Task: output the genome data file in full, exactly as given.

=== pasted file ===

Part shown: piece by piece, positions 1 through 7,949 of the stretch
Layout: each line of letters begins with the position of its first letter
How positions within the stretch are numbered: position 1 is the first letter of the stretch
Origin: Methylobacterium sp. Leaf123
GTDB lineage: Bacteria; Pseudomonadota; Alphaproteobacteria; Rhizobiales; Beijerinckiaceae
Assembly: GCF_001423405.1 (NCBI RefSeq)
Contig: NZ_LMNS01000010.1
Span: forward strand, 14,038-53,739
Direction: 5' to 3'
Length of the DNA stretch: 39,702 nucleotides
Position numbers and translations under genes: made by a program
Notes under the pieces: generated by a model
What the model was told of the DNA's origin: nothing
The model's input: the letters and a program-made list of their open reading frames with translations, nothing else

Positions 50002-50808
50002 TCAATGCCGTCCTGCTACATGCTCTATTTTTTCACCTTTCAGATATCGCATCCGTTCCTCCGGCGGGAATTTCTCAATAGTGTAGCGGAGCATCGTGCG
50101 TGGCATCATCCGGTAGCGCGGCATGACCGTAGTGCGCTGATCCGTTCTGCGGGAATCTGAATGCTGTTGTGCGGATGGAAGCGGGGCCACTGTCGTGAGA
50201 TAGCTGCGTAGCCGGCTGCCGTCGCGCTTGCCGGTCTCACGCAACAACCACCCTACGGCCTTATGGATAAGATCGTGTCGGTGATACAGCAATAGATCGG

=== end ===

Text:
Part shown: piece by piece, positions 1 through 7,949 of the stretch
Layout: each line of letters begins with the position of its first letter
How positions within the stretch are numbered: position 1 is the first letter of the stretch
Origin: Methylobacterium sp. Leaf123
GTDB lineage: Bacteria; Pseudomonadota; Alphaproteobacteria; Rhizobiales; Beijerinckiaceae
Assembly: GCF_001423405.1 (NCBI RefSeq)
Contig: NZ_LMNS01000010.1
Span: forward strand, 14,038-53,739
Direction: 5' to 3'
Length of the DNA stretch: 39,702 nucleotides
Position numbers and translations under genes: made by a program
Notes under the pieces: generated by a model
What the model was told of the DNA's origin: nothing
The model's input: the letters and a program-made list of their open reading frames with translations, nothing else

Positions 50002-50808
50002 TCAATGCCGTCCTGCTACATGCTCTATTTTTTCACCTTTCAGATATCGCATCCGTTCCTCCGGCGGGAATTTCTCAATAGTGTAGCGGAGCATCGTGCG
50101 TGGCATCATCCGGTAGCGCGGCATGACCGTAGTGCGCTGATCCGTTCTGCGGGAATCTGAATGCTGTTGTGCGGATGGAAGCGGGGCCACTGTCGTGAGA
50201 TAGCTGCGTAGCCGGCTGCCGTCGCGCTTGCCGGTCTCACGCAACAACCACCCTACGGCCTTATGGATAAGATCGTGTCGGTGATACAGCAATAGATCGG